So that raises some problems for Dr Shepherd. If he rejects the resurrection, he then declares Christianity and its teaching - as St Paul says useless - and the scriptures to be false.
How then can he even be in holy orders? Surely if he no longer believes the faith he vowed to uphold at his ordination (assuming he believed it then) he should stand down. Yet he doesn't stand down and instead he is rewarded for his blatant heresy, by being put into a high profile representative role.
This of course tells us a couple of things - the process for appointing someone to this significant role is very flawed, and there is also a fundamental problem within the Anglican Communion and within the Anglican Church of Australia which allows clergy who are openly espousing views in direct contradiction to their vows of ordination to not only get away with it, but get promoted into positions of authority and major significance. Dr Shepherd should not have been the Dean of Perth, and he certainly shouldn't be director of the Anglican Centre..
This is not an isolated incident, we have seen this previously with clergy in the Australian church. Rod Bower in Gosford, who as David Ould has reported, openly says Jesus didn't die for our sins, and that there is no such thing as heaven or hell, and also that God isn't a divine being was rather than being disciplined for heresy, made an Archdeacon. I could point to many more.
I have no doubt that there are many Anglican (and other) clergy out there who over time may come to have views contrary to the position of the church. Over non fundamental things this isn't really a problem, but when we find ourselves with clergy who stand up in church each Sunday and recite the Nicene Creed with their fingers crossed because they don't actually believe it, that is unacceptable.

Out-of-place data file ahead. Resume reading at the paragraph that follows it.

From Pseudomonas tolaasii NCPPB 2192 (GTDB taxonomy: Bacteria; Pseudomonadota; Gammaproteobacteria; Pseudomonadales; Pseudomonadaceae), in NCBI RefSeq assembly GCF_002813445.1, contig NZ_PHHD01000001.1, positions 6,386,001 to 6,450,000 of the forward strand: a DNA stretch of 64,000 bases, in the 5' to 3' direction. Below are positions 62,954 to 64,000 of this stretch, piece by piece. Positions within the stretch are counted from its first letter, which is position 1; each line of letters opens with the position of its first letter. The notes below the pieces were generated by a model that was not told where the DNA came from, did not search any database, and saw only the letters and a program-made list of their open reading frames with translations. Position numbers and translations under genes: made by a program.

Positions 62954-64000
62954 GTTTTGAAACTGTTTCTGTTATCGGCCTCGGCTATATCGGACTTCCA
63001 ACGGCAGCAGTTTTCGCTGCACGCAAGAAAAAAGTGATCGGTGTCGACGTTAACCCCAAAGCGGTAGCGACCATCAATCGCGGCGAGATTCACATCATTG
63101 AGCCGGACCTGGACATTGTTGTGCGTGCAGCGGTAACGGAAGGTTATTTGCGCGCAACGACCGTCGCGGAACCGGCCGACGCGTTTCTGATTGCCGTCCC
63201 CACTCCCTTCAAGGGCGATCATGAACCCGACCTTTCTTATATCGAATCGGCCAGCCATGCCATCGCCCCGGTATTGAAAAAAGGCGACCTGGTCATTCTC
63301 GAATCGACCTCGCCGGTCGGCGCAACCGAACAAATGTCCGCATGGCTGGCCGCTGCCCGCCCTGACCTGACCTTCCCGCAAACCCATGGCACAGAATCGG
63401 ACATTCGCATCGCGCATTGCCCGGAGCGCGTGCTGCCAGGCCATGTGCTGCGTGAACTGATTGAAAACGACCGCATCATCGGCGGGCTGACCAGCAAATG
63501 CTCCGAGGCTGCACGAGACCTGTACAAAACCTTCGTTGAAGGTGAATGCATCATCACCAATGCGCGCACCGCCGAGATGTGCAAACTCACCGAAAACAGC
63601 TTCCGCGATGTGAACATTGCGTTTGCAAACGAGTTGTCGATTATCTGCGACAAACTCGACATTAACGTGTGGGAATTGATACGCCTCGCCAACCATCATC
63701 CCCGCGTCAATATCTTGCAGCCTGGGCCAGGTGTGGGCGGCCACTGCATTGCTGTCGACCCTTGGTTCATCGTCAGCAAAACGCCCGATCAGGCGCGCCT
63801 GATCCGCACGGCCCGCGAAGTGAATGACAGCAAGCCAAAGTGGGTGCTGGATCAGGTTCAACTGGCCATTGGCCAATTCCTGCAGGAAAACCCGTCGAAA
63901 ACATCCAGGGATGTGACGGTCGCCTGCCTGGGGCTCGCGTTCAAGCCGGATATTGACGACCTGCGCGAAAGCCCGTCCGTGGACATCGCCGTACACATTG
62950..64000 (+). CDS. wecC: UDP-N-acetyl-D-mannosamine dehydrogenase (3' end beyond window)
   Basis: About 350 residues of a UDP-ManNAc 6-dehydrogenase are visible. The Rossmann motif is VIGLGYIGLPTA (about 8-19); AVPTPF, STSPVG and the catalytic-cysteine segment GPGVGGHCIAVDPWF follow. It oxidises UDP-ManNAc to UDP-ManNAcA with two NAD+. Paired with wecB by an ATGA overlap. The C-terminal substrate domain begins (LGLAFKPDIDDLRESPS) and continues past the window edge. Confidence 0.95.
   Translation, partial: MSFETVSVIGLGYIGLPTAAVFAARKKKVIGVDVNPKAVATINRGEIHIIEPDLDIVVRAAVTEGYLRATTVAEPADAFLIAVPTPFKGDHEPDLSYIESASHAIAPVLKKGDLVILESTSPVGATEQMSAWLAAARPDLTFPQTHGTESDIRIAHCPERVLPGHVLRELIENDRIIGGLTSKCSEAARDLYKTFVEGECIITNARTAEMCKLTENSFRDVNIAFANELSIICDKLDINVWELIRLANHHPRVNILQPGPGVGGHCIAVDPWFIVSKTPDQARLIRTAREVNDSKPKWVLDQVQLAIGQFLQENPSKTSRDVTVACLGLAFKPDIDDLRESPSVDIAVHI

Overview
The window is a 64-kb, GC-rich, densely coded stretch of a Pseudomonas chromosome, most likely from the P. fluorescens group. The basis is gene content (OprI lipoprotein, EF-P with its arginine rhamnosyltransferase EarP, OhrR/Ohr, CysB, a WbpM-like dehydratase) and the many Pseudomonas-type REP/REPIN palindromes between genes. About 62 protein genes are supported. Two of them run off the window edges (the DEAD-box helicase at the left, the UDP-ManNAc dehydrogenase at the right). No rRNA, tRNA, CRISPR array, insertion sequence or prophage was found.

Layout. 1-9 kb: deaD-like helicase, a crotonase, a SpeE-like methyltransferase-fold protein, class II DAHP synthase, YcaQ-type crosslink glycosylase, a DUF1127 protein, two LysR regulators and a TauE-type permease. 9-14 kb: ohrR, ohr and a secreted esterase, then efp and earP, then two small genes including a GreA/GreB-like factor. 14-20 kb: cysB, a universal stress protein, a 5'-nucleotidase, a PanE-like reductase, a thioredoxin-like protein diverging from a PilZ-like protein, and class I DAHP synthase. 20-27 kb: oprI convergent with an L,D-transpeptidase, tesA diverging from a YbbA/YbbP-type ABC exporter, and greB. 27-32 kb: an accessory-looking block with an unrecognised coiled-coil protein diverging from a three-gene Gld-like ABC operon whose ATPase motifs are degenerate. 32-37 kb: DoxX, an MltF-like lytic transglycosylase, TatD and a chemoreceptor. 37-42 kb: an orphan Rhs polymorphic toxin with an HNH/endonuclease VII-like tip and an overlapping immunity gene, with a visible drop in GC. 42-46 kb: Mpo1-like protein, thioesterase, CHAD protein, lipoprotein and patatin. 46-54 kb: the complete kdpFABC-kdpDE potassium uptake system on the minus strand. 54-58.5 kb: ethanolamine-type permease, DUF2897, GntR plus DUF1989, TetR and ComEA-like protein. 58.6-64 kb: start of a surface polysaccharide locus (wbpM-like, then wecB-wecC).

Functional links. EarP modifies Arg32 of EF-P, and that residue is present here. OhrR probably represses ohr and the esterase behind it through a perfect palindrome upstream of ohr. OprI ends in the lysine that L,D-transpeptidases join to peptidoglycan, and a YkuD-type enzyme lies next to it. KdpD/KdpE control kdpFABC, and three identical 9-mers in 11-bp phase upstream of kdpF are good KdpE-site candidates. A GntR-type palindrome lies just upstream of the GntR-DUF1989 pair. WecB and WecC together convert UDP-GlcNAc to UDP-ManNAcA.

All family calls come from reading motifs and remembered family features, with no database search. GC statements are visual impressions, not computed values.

It is unacceptable because it shows an incredible lack of integrity on behalf of the church leadership which stands by and lets these people lie to their congregations, to their colleagues and to the wider society they serve when in leadership roles. It also shows an incredible lack of integrity from those who are happy to continue to stand in front of their congregation each week, and take the stipend (salary) which is paid for through their donations, while not actually believing in, or upholding the faith they vowed to uphold when they were ordained.
To be clear, I am not asking for clergy to be perfect, and I am not asking for everyone to believe and behave identically - The Anglican tradition is broad, and we have room for evangelicals, Anglo-Catholics and Charismatics alike. I understand that there are areas within the Christian faith which are more grey than black and white, and that we can agree to disagree on those, without compromising our faith or the Gospel message. But when an ordained man or woman no longer believes in the fundamentals of the Christian faith, when they can no longer honestly recite the creeds of the church, they need to stand down - and if they won't, then the church leadership needs to deal with it - by removing them from ministry.
Daryl is a priest and chaplain living in regional New South Wales Australia. Learn more on the About page.
Disclaimer: The views expressed here are my own and do not necessarily represent the views of my church or any other organisation I am affiliated with.